By Drew AIles
By Taylor Boylston
By Bree Davies
By Emerald O'Brien
By Gina Tron
By Jon Solomon
By Drew Ailes
The Muses -- daughters of Zeus whom the ancient Greeks credited with inspiring artists of the day -- were a contrary bunch, as capable of cruelty as of kindness. So it is with music (and, by association, the music business), which gives and takes with a whimsical disregard that's perfectly in keeping with the goddesses from whom the form's name is derived.
Consider the case of Grachan Moncur III. While still in his twenties, this gifted trombonist helped make some of the most brilliant post-bop jazz of the early '60s. Rather than build on these achievements, however, he slowly faded from view. During the past three decades, he's gotten the opportunity to issue just two albums under his own name, with the most recent of them -- Soul Connection -- entering the marketplace way back in 1985. But as is made clear by Mosaic Select, a three-CD, limited-edition boxed set, his early work makes up in quality what his discography lacks in quantity.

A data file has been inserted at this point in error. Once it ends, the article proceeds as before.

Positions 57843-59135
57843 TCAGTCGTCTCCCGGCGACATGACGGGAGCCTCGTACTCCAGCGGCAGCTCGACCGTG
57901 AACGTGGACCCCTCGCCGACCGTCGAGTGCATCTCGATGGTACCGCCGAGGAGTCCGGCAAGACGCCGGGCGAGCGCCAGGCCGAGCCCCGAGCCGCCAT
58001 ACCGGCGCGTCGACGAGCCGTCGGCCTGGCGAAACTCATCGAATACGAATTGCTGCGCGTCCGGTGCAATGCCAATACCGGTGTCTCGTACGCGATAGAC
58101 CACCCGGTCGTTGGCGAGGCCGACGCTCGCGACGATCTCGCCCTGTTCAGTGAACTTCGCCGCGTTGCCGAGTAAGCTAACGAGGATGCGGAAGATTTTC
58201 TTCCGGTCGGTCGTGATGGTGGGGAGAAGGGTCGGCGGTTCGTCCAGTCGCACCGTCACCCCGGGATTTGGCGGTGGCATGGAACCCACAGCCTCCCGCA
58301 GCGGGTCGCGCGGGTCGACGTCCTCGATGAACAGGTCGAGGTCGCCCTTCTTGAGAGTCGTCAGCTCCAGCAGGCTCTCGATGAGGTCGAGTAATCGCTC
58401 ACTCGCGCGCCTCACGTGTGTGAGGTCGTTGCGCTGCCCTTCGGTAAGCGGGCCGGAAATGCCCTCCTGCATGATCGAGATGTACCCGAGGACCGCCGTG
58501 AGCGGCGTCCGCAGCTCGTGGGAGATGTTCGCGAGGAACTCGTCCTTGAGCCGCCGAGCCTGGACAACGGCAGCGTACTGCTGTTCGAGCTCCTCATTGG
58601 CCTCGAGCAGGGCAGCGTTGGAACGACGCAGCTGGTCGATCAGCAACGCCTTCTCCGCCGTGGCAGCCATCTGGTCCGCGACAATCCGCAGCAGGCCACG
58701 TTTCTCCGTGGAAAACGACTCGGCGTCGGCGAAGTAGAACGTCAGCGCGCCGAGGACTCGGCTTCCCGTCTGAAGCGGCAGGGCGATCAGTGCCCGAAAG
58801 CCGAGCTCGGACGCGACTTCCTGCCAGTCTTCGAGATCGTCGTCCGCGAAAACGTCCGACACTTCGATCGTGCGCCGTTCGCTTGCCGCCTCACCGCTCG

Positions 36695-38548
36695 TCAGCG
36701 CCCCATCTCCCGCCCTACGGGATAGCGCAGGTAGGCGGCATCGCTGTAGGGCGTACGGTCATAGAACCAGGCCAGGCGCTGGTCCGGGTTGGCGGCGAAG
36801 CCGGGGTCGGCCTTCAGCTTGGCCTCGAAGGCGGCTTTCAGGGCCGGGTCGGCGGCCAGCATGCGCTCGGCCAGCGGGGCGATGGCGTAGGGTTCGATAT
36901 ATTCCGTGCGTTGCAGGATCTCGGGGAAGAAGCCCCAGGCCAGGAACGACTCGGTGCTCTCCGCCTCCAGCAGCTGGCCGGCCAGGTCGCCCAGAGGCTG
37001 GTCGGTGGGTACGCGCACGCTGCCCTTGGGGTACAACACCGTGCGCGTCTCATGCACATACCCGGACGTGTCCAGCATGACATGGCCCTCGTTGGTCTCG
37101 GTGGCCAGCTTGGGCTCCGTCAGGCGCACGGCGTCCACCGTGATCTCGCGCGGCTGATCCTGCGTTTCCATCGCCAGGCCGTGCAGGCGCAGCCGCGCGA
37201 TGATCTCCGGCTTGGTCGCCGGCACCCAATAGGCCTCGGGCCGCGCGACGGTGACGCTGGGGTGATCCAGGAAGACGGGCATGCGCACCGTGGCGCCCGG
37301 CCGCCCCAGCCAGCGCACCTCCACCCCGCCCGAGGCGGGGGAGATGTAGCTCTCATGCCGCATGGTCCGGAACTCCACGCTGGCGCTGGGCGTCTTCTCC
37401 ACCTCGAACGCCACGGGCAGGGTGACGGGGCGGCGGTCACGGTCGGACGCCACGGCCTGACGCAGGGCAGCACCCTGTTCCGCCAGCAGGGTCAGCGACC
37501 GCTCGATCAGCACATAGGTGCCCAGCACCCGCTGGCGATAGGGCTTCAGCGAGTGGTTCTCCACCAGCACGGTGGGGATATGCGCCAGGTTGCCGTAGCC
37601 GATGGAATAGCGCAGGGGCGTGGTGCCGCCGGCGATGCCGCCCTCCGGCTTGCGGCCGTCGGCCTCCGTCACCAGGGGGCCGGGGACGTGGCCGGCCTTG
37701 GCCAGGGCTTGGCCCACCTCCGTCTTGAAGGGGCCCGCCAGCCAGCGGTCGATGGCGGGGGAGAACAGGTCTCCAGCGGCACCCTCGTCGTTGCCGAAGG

The sounds collected here are culled from Moncur's two most gorgeous platters -- 1963's Evolution and 1964's Some Other Stuff -- as well as four discs he made under an umbrella held by saxophonist Jackie McLean, another tremendous player who's never truly received his due. Also on hand are a slew of instrumentalists with familiar names, including vibist Bobby Hutcherson, drummer Roy Haynes and trumpeter Woody Shaw. Even more impressive are the Miles Davis collaborators who contribute to Stuff: saxophonist Wayne Shorter, pianist Herbie Hancock and percussion prodigy Tony Williams. No wonder everything here sounds so strong, so smart.
Yet even in this august company, Moncur stands out. Songs such as the eerie, sprawling "Ghost Town" (on disc one) and the atmospheric "Gnostic" (disc three) mark him as a composer of note, and his playing is remarkably assured and varied throughout. In the wrong hands, the trombone can be lumbering and overbearing, but on "The Coaster," a swinging track from disc two, he shows that it can be nimble and evocative, too.
Did the muses desert Moncur shortly after he took this particular ride? Hard to say. But they were certainly his friends for a while, and thank goodness the tape that's reproduced on Mosaic Select was rolling when he was in their presence.